Thursday, March 10, 2011

Looking Up: Inspiration from W. W. Phelps

In which our Heroine continues her Independence Missouri Monologue. 

The second main thing that I learned at the visitor center in Independence, Missouri was a little about a man named W. W. Phelps.  He was, of course, Mormon, and operated a printing press there in the town.  As I learned about his personal history, I felt strengthened and inspired.  Here is a quote by  former (now deceased) LDS apostle, David B. Haight, that summarizes the events of which I’m speaking:
"We were singing a great song as the intermediate hymn, 'Now Let Us Rejoice,' written by W. W. Phelps (Hymns, no. 3). That was written following an incident in Independence, Missouri, where Brother Phelps was the editor of a little newspaper. He had a printing press, and the people who were unfriendly towards the Church decided to do away with it, and the mob broke in and burned the building and destroyed the printing press. They burned some 200 homes of the Saints in showing their displeasure over the people following this movement. In that despair W. W. Phelps wrote those words, 'Now let us rejoice in the day of salvation. No longer as strangers on earth need we roam,' bringing hope to the people and encouragement. With hope that those things will happen in our lives, we move on because of the truthfulness of what we are attempting to do."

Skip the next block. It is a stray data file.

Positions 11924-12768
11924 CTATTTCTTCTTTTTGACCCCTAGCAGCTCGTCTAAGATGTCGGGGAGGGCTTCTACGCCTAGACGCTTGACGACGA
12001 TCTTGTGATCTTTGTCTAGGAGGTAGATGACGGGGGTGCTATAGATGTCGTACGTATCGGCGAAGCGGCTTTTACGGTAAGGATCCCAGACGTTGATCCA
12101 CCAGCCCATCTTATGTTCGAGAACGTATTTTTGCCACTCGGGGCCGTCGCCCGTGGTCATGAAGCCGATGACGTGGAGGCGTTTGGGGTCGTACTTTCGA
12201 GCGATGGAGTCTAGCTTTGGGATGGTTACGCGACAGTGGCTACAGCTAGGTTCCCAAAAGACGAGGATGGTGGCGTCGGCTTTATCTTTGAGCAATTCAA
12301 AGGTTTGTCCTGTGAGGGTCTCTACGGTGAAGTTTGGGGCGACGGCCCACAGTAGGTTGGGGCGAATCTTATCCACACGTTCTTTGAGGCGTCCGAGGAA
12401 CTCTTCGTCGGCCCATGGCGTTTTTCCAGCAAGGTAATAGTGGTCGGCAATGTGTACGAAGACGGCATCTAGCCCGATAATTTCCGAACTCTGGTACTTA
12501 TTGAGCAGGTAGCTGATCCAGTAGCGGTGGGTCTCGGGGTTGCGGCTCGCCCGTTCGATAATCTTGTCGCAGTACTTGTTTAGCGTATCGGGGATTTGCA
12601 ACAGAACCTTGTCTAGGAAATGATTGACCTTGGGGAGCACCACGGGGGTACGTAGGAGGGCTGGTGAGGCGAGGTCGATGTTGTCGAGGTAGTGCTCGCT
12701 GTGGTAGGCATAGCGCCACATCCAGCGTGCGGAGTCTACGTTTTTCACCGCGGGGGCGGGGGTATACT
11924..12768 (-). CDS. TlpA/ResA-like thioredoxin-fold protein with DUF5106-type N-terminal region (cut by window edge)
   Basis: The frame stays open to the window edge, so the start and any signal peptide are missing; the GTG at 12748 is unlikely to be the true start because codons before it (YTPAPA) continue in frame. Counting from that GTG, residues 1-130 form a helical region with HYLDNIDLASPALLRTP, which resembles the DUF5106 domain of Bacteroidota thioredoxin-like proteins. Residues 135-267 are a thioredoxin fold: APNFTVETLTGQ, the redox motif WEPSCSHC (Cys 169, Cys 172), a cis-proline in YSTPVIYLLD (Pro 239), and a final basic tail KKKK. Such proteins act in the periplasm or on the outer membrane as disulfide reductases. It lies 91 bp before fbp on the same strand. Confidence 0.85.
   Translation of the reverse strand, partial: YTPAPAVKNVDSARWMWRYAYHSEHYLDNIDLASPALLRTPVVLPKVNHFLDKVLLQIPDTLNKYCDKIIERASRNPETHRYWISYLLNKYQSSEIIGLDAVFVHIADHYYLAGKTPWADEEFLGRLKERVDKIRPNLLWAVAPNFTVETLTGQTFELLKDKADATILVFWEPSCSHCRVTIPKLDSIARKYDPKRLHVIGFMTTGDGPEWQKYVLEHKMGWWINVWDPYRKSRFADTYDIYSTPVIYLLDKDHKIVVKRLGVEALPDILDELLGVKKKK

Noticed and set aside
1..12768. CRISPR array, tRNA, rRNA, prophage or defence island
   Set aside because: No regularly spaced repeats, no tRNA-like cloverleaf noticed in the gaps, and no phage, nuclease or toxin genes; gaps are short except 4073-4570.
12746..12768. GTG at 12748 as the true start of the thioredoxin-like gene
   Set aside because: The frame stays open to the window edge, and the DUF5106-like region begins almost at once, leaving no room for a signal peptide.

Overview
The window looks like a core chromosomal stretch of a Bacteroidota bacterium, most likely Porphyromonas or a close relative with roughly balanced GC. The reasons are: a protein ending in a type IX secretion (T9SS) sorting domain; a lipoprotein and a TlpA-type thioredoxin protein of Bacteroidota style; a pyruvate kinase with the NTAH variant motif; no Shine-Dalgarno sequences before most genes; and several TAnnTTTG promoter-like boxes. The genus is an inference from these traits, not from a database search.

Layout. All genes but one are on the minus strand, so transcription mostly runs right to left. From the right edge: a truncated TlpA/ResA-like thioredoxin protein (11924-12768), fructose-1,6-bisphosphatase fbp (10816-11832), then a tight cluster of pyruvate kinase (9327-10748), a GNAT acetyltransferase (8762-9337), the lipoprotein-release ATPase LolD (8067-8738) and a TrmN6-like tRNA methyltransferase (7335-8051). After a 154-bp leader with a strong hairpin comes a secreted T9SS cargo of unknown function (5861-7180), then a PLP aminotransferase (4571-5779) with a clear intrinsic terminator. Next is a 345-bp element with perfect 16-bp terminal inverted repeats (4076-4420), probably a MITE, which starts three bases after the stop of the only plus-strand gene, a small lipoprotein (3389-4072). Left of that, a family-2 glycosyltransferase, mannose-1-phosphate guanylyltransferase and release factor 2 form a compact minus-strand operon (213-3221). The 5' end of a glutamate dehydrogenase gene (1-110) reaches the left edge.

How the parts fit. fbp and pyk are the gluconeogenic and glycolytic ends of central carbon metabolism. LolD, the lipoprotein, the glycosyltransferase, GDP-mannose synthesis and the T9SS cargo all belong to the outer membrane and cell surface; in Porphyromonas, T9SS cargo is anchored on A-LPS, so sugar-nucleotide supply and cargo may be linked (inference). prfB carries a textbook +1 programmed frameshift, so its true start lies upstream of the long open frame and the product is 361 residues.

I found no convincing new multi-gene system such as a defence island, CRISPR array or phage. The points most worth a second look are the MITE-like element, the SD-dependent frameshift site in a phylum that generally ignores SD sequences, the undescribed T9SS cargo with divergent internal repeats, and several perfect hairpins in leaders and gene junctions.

Elder Haight’s topic is essentially courage, something I am by and large lacking on a regular basis.  It seems that I am in constant need of stories like this to buoy me up throughout my health problems.  What Elder Haight does not do, but that the visitor center did do well, was to really flesh out the story.  If you can imagine a violent mob burning your place of business and threatening the lives of all of your family and friends, then I think you can get a little more of an idea about the despair Phelps was living through.  The people were forced out of town with no time to prepare for travel.  They left red tracks in the snow from their bleeding feet as they trudged away.  But was the exhibition and discussion of this topic depressing?  On the contrary!  I had the sense that there was just this incredible hope that the Mormons of that day had as they suffered, then relocated, and rebuilt (again and again and again). 
They must have had their eyes not on their bloodied feet, or on their smoldering homes that terrible day, but on some great goal that kept them going.  I think that they had a sense that if they could just keep pressing forward—or in other words enduring to the end—that things would come out all right eventually.  Actually, they recognized that they would be better for it and I think it gave them great courage. 
We can all do with a little courage at the worst of times.  It’s a good reminder for me to think of the words that Phelps wrote as he tried to reason his way through the difficulties, and to remember that setting your sights on a higher goal is not only worthwhile, but essential. 

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